For you are a people holy to the LORD your God. The LORD your God has chosen you out of all the peoples on the face of the earth to be his people, his treasured possession. 7 The LORD did not set his affection on you and choose you because you were more numerous than other peoples, for you were the fewest of all peoples. 8 But it was because the LORD loved you and kept the oath he swore to your forefathers that he brought you out with a mighty hand and redeemed you from the land of slavery, from the power of Pharaoh king of Egypt. Deuteronomy 7:6-8
In the remaining verses of this section, Paul makes several critical points in regard to Godís eternal choice:
was not because he foresaw something acceptable in us, not even because he foreknew that we would believe the gospel, that he singled us out for such an honour as this. The ground [of election] must be sought exclusively in his own gracious character [italics added] (The Epistle to the Ephesians. New York: Fleming H. Revell, 1961, 29-30).
Blessings in Christ (1:7-8; 11-12)
Not only has God loved and elected sinners in eternity, He has, through Christ, provided them with "redemption through his blood" in the course of time (v. 7). The term translated "redemption" indicates the freedom or release accomplished by the paying of a price. The price for our redemption was the "blood" of Christ Himself who served as the perfect sacrifice for our sins. In addition to redemption, Paul declares that we have experienced the "forgiveness of sins." Whereas redemption means release from sinís bondage, "forgiveness" implies liberation from the judgment and wrath of God. Both our "redemption" and "forgiveness," perfectly accomplished in the death and resurrection of Christ, are "in accordance with the riches of Godís grace that he lavished upon us with all wisdom and understanding" (v. 8). Vaughn observes that
Godís bequests are in proportion to the abundance of his treasures. He does not give in stinted fashion but with unbounded liberality. If redemption were according to the measure of manís merit there would be no redemption. But who can measure the wealth of Godís grace? (18).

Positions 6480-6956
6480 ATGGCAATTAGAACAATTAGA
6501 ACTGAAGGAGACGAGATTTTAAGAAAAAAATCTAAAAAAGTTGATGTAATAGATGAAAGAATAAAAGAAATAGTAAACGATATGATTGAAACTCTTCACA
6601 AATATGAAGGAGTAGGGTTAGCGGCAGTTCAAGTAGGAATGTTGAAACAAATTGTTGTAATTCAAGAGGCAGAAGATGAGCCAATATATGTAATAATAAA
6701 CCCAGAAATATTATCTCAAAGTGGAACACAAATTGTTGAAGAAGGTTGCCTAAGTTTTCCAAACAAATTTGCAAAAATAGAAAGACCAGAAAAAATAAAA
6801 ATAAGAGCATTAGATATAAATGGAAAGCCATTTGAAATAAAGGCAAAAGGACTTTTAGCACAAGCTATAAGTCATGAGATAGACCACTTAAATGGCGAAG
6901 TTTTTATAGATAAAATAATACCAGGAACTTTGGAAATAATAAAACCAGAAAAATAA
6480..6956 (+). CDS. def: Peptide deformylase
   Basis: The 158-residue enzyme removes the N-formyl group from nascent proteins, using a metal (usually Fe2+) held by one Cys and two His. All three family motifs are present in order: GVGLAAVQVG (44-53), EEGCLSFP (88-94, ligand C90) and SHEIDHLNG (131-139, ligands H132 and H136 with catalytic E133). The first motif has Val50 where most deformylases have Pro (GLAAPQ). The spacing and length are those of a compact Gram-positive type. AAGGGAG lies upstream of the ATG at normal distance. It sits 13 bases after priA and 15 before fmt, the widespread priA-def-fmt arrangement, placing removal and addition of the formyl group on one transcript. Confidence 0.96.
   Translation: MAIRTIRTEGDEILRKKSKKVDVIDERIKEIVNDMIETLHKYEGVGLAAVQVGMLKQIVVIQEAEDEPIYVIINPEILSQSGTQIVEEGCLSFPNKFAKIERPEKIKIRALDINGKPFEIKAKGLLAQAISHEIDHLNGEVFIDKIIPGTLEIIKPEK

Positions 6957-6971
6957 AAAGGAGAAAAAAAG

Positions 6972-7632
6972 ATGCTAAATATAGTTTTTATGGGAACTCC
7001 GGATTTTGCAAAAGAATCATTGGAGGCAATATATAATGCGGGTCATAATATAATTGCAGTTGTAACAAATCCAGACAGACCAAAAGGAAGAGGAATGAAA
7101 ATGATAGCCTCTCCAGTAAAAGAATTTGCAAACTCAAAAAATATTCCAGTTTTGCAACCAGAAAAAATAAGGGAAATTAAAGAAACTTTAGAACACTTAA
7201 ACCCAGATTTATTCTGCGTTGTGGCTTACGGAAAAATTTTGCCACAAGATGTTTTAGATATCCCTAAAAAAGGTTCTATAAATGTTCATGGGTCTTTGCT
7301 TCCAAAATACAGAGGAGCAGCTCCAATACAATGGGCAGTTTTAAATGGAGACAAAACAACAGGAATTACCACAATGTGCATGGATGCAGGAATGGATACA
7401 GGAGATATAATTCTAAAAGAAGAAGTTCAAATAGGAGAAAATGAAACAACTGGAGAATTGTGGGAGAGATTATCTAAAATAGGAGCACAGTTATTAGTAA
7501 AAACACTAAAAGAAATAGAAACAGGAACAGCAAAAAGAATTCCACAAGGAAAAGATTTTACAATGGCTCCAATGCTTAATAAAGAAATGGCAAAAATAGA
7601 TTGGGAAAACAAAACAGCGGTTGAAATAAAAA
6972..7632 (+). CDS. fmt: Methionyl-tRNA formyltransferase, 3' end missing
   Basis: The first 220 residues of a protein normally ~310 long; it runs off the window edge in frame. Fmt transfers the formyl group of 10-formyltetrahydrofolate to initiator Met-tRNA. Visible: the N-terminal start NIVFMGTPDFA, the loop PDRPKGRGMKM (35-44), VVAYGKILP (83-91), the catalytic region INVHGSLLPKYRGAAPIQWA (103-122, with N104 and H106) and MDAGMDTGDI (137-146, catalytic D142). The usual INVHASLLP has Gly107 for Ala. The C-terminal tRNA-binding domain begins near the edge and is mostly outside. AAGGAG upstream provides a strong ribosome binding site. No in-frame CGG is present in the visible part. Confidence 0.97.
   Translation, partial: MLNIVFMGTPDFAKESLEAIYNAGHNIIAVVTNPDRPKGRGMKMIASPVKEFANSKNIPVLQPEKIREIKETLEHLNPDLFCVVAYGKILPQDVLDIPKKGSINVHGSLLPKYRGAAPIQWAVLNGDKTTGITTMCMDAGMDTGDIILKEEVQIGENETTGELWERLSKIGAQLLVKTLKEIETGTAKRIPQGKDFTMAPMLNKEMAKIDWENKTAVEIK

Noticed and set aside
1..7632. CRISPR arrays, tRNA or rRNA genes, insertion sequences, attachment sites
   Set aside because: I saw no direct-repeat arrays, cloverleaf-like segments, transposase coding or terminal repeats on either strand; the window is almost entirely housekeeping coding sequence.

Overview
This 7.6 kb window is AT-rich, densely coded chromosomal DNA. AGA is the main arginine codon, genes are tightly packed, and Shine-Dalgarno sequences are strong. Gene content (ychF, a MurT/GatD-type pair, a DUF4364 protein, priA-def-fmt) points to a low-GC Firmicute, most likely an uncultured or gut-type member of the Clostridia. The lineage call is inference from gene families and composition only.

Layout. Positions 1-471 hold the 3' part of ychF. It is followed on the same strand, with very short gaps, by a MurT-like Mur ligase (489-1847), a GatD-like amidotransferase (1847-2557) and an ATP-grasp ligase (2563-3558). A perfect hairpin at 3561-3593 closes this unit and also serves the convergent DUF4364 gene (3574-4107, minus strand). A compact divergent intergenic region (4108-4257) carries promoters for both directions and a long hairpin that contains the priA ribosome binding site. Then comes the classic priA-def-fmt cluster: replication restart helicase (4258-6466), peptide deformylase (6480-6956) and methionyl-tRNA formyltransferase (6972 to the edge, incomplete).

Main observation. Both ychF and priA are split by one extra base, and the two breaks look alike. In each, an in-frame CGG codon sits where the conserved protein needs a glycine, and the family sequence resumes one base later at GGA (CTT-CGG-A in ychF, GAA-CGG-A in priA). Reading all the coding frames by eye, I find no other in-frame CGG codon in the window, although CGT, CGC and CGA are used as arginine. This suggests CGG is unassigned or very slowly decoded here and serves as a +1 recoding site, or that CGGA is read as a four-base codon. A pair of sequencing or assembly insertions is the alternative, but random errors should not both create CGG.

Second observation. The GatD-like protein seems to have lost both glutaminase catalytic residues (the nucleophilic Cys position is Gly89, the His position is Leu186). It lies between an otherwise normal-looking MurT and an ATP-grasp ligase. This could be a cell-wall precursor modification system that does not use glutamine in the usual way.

Additionally, God has graciously provided believers with abundant measures of both "wisdom and understanding." William Hendriksen defines "wisdom" as "the ability to apply knowledge to the best advantage, enabling a person to use the most effective means for the attainment of the highest goal," while "understanding" is "the result of setting oneís mind on Godís redemptive revelation in Christ" (Galatians, Ephesians, Philippians, Colossians and Philemon. NTC, Grand Rapids: Baker, 1995, 84). This will be the subject of verse 17 later on.
Echoing his declaration of divine election in verses 3-6, Paul again announces that we were both "chosen" (rendered "obtained an inheritance" by the NASB) and "predestined" by God according to an eternal "plan." This fact provides incredible encouragement to the believer, and was especially meaningful to the Christians of the first century who continually faced the prospect of persecution and even death for the sake of Christ. To know with certainty that their salvation and relationship with God was initiated in the eternal Mind gave them the hope that He would not allow them to fall away from the faith no matter how vicious the opposition might become. In this way, the doctrine of divine election supplies the only appropriate foundation for belief in the "security of the believer," or more properly, the preservation of the believer by God.